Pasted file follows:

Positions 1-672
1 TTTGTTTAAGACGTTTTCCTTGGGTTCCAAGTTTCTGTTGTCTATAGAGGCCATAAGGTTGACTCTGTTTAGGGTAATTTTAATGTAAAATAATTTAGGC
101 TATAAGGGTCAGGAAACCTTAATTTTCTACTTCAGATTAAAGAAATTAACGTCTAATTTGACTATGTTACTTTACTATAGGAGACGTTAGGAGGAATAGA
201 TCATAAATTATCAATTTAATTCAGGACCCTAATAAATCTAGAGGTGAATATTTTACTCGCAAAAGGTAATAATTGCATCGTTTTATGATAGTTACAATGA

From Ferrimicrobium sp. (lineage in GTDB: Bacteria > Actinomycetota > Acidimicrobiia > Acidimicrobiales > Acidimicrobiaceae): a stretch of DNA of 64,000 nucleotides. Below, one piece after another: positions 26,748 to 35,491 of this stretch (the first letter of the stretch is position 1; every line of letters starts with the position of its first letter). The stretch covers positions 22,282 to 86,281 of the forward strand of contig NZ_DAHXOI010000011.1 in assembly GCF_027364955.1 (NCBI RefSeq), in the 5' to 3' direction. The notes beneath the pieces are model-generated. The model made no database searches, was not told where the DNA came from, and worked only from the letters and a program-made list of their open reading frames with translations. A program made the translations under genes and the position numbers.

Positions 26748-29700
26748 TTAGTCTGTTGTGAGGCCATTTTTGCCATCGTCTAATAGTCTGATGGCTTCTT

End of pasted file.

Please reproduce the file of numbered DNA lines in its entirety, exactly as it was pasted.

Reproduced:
Positions 1-672
1 TTTGTTTAAGACGTTTTCCTTGGGTTCCAAGTTTCTGTTGTCTATAGAGGCCATAAGGTTGACTCTGTTTAGGGTAATTTTAATGTAAAATAATTTAGGC
101 TATAAGGGTCAGGAAACCTTAATTTTCTACTTCAGATTAAAGAAATTAACGTCTAATTTGACTATGTTACTTTACTATAGGAGACGTTAGGAGGAATAGA
201 TCATAAATTATCAATTTAATTCAGGACCCTAATAAATCTAGAGGTGAATATTTTACTCGCAAAAGGTAATAATTGCATCGTTTTATGATAGTTACAATGA

From Ferrimicrobium sp. (lineage in GTDB: Bacteria > Actinomycetota > Acidimicrobiia > Acidimicrobiales > Acidimicrobiaceae): a stretch of DNA of 64,000 nucleotides. Below, one piece after another: positions 26,748 to 35,491 of this stretch (the first letter of the stretch is position 1; every line of letters starts with the position of its first letter). The stretch covers positions 22,282 to 86,281 of the forward strand of contig NZ_DAHXOI010000011.1 in assembly GCF_027364955.1 (NCBI RefSeq), in the 5' to 3' direction. The notes beneath the pieces are model-generated. The model made no database searches, was not told where the DNA came from, and worked only from the letters and a program-made list of their open reading frames with translations. A program made the translations under genes and the position numbers.

Positions 26748-29700
26748 TTAGTCTGTTGTGAGGCCATTTTTGCCATCGTCTAATAGTCTGATGGCTTCTT